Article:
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This Just In: Book Jackets by Philip Grushkin

Original art and mechanicals from the prolific cover designer provides insight into mid-20th-century lettering and pasteup process.

Philip Grushkin, jacket for “The Disappearance”
Philip Grushkin, jacket for The Disappearance, Rinehart & Company, New York, 1951. Left: Final jacket. Right: Original artwork.

Philip Grushkin was a tour de force in the publishing world. Before launching his prolific career, Grushkin studied under master book jacket designer George Salter. Working largely during the 1940s–80s, he designed book jackets for publishers like Random House and Alfred A. Knopf. He later became an art director, designing hundreds of books for Abrams Art Books.

Letterform Archive acquired a modest portion of Gruskin’s archives in the fall of 2016, complete with original art and mechanicals for several of his dust jacket designs. The collection is a great source of education and inspiration for both students and researchers. Showing final pieces, while highlighting edits and production notes in the process pieces is an excellent tool for explaining pre-digital printing processes to aspiring graphic designers.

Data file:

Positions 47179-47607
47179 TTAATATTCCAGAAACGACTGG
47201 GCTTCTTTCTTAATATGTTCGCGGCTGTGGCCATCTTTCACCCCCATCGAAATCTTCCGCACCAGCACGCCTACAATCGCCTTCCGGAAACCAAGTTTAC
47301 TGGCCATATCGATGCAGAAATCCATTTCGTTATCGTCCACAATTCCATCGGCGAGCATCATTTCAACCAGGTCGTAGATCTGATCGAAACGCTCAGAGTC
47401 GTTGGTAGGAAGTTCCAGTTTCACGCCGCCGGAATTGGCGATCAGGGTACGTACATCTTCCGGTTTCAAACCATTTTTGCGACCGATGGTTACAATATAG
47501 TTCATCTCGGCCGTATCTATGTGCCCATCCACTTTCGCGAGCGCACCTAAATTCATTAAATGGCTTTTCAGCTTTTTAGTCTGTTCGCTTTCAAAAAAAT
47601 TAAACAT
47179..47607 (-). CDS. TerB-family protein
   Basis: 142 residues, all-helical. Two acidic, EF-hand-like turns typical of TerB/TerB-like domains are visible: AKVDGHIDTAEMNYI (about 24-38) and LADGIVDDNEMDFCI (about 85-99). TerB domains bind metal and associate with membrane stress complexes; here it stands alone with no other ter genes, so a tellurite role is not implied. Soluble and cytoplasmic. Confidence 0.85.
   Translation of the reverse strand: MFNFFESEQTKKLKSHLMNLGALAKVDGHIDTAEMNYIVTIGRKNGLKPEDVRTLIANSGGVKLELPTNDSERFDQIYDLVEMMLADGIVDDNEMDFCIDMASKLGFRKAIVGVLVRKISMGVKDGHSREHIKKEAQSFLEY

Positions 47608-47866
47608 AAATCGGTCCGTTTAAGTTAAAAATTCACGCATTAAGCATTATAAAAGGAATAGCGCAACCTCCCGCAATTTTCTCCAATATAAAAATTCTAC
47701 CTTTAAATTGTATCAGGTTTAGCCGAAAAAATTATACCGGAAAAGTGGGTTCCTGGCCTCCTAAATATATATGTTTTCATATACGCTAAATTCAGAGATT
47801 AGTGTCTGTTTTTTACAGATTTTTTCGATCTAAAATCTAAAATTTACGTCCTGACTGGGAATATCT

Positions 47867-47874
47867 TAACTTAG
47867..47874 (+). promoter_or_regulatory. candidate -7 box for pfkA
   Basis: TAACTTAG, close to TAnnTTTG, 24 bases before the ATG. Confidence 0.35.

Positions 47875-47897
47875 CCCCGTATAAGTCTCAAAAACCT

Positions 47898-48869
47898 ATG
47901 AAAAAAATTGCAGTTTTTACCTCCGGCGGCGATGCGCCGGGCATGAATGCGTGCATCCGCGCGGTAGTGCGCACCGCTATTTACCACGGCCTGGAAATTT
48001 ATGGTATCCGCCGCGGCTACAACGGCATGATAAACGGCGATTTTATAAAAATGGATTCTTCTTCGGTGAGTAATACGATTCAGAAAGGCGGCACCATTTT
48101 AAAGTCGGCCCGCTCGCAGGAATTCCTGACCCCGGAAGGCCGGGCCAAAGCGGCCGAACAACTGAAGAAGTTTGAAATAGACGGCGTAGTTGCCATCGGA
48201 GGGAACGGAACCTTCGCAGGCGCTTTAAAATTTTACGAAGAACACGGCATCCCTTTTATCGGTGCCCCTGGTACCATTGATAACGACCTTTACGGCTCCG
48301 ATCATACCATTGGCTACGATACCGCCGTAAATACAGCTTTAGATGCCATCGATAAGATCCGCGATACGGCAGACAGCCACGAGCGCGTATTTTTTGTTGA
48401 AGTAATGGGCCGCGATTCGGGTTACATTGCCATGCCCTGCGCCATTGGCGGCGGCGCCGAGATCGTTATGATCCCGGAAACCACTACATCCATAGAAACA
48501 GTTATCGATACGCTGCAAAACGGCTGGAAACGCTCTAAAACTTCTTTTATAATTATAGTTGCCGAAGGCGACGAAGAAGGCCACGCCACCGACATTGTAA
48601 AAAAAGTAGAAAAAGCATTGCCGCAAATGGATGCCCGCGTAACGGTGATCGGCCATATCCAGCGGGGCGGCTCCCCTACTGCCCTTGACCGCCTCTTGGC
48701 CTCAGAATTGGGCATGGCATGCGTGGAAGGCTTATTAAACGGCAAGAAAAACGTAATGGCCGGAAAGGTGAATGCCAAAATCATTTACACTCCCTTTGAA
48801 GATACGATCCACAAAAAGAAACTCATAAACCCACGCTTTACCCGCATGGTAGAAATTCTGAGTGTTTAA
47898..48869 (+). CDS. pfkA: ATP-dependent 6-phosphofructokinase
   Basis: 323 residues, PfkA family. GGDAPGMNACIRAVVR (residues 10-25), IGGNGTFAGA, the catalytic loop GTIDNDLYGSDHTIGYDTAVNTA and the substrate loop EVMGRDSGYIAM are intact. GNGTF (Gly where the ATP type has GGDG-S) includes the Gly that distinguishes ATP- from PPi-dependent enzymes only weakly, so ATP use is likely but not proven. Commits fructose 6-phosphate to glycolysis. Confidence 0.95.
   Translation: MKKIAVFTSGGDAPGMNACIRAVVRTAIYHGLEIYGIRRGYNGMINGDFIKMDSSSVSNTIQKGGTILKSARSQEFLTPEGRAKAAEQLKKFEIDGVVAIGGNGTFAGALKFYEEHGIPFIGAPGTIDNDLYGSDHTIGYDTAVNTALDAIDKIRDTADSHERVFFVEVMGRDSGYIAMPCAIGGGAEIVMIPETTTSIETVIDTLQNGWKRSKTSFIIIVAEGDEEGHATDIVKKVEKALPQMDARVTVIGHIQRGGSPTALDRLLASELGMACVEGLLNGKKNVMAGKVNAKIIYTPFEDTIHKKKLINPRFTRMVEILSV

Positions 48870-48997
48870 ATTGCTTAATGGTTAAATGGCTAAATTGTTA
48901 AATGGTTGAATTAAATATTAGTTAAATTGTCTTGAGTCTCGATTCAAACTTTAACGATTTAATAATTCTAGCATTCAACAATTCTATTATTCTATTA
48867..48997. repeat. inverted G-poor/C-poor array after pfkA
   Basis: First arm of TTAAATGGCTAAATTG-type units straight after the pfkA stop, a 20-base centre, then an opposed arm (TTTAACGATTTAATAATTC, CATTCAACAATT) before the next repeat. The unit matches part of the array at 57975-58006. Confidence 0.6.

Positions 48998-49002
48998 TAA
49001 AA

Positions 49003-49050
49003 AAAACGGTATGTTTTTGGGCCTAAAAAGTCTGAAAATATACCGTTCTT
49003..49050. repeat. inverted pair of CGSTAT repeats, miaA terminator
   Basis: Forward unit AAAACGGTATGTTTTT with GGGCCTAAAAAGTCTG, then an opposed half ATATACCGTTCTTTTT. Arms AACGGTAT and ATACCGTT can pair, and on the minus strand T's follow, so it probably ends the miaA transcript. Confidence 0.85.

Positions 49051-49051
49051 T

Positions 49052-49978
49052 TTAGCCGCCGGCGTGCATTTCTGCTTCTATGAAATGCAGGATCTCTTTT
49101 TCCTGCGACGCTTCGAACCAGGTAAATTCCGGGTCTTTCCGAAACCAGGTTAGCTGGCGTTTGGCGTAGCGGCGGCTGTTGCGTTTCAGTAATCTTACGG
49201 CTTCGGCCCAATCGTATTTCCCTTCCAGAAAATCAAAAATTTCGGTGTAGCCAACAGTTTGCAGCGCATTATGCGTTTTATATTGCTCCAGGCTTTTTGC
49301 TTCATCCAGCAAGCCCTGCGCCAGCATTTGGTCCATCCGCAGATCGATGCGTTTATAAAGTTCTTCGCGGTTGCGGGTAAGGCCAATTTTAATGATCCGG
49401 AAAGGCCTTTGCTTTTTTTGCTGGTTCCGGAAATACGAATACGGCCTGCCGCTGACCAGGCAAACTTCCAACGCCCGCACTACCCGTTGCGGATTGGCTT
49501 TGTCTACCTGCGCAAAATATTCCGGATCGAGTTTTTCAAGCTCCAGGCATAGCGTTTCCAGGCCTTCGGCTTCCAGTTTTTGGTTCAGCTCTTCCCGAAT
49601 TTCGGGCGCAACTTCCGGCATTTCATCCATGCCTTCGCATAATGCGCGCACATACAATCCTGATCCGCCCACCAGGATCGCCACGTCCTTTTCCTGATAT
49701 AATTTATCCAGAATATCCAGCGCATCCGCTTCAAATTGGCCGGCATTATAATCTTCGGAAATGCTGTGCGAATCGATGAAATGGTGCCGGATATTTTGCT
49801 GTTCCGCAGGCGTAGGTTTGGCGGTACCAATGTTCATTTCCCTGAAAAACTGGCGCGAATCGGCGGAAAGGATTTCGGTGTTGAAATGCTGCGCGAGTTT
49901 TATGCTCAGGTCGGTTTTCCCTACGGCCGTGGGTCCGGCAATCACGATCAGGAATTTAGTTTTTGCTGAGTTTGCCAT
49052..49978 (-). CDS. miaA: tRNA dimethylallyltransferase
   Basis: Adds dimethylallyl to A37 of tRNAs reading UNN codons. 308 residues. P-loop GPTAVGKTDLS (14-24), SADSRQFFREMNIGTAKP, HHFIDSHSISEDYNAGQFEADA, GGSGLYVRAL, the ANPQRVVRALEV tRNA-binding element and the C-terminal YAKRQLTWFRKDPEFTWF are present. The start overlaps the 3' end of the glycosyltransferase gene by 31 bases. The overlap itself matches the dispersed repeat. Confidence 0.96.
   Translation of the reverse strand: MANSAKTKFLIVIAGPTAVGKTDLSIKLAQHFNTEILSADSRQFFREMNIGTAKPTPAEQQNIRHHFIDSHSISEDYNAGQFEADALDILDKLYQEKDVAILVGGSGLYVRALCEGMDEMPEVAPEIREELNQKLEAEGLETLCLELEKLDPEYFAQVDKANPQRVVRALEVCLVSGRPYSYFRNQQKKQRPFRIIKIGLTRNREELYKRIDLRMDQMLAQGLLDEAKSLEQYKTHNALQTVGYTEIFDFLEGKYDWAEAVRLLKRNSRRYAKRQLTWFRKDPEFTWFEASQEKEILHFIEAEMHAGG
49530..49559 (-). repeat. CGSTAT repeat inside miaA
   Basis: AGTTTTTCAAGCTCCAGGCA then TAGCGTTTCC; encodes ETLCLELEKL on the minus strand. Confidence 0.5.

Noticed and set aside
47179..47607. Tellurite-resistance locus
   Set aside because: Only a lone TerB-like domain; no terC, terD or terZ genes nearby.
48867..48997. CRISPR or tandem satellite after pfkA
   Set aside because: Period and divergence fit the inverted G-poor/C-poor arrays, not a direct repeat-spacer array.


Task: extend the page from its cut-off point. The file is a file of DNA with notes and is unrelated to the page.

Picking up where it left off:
Philip Grushkin, jacket designs for Fresh Wind Blowing, 1948; Bridgehead: The Drama of Israel, 1957; and Money Money Money, 1957.

Some of the dust jackets employ abstract patterns while others are strictly illustrative, but each dominantly features the book’s title in Grushkin’s hand lettering. A favorite detail of this collection among Archive staffers is Grushkin’s treatment of publishing house logos — especially the Random House mark on Uli Beigel’s Victoria at Night and Other Stories. He often reworked logos to match the illustration or brush style of the jacket. Victoria at Night is a perfect example of his ability to retain the recognizable, iconic nature of a mark in his designs.

Philip Grushkin, jacket for “Victoria at Night and Other Stories”
Philip Grushkin, jacket for Victoria at Night and Other Stories, Random House, New York, 1958.
Left: Final jacket. Right: Original artwork and separation instructions.

We are honored to include Grushkin’s work in our growing collection of process materials from significant 20th-century lettering artists. As fewer and fewer artists hold onto their sketches, proofs, and mechanicals, our commitment to saving these materials is increasingly important. A selection of this Grushkin collection will be on display later this month at the Letrástica Festival in Guadalaraja, and the material will always be available to our researchers.

Kate Long, Assistant Librarian